28 mayo, 2019

Rapping East-West, Abortion Pills and a Starbucks Fight Club
From inside the U.S. Capitol, Deb Fischer defends her party’s push for abortion restrictions in states like Georgia and Alabama as protesters outside shout that the Supreme Court’s 1973 Roe v. Wade decision is in danger of being overturned. “I don’t know that I see a case the court would take. It’s a what-if,” the Republican senator from Nebraska says. Meanwhile, hundreds of abortion rights advocates — and harried-looking presidential hopeful Bernie Sanders — are storming the nearby Supreme Court steps. “It’s a human right, and we need to understand that,” says high school senior and ballerina Julie Gundzik, whose company performs while carrying signs supporting abortion access.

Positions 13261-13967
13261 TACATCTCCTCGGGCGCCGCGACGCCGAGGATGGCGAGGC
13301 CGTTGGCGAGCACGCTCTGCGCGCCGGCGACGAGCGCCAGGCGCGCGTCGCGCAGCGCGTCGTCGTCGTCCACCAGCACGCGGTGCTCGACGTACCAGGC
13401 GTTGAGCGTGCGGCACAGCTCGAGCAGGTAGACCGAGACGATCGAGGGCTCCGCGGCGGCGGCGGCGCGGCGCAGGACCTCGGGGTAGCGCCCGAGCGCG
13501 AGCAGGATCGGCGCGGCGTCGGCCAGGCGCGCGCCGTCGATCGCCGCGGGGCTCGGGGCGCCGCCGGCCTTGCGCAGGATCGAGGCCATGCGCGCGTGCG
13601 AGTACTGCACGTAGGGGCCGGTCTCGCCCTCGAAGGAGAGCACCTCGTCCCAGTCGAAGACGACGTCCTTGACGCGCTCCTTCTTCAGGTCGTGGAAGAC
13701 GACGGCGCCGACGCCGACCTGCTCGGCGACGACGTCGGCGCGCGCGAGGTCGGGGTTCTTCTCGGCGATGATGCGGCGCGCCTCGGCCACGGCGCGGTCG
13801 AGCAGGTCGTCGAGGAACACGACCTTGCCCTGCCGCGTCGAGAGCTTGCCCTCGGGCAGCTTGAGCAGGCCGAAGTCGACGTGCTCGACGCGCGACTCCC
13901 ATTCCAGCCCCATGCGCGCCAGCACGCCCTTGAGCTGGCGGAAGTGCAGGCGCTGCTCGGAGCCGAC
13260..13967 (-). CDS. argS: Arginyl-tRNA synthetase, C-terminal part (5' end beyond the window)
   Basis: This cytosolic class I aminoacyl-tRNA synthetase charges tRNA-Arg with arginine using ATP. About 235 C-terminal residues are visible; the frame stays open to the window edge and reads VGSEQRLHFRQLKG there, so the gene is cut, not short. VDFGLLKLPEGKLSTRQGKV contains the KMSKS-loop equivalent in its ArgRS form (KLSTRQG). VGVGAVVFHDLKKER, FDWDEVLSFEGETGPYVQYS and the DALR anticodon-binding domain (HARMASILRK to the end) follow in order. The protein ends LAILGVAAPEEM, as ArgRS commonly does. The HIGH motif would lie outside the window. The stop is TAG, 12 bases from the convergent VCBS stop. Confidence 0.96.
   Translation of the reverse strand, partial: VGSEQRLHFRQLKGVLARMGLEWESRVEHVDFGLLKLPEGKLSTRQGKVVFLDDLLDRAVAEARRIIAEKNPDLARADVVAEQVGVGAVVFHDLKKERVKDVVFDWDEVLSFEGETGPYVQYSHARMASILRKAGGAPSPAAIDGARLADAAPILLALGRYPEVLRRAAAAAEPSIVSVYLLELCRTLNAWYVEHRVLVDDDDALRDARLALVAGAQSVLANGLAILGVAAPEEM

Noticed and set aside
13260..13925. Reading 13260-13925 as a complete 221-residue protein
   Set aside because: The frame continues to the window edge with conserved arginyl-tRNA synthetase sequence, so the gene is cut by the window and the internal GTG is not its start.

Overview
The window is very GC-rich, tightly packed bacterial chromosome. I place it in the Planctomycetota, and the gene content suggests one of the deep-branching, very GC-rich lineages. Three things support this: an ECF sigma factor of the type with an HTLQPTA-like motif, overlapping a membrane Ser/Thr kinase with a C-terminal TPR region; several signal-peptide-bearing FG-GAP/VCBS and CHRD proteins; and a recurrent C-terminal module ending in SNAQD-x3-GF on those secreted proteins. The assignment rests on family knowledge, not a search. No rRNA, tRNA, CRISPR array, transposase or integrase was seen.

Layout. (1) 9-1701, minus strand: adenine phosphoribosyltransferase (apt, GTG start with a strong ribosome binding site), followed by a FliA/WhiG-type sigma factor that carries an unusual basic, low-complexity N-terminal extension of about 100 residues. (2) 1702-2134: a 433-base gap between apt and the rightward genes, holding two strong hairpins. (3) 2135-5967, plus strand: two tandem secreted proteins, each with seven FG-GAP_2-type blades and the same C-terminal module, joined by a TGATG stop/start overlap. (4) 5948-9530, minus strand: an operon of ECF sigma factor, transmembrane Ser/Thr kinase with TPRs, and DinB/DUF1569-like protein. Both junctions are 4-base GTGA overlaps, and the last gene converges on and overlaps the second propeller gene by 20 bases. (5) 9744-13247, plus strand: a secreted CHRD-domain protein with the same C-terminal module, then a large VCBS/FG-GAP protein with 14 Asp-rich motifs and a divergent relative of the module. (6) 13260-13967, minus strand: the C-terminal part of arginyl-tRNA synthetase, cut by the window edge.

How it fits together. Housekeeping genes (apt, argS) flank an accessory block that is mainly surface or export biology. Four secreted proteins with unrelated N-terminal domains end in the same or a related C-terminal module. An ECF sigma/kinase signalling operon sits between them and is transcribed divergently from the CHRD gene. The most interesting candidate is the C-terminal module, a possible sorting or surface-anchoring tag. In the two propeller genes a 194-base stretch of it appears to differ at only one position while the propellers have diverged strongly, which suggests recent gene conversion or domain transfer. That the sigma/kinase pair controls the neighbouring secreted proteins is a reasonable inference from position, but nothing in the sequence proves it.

The debate in Washington is playing out with ferocity nationwide after six states passed laws to curtail abortion in recent months. Democrats fret that those laws are aimed at challenging past court precedents and could reach the conservative-majority Supreme CourtBut a reversal of Roe would merely toss the matter to individual states rather than ban the practice outright. And in the state-by-state legal framework that would emerge, a key question might be one that’s garnered little national attention: What about the intensifying war over abortion facilitated by telemedicine?

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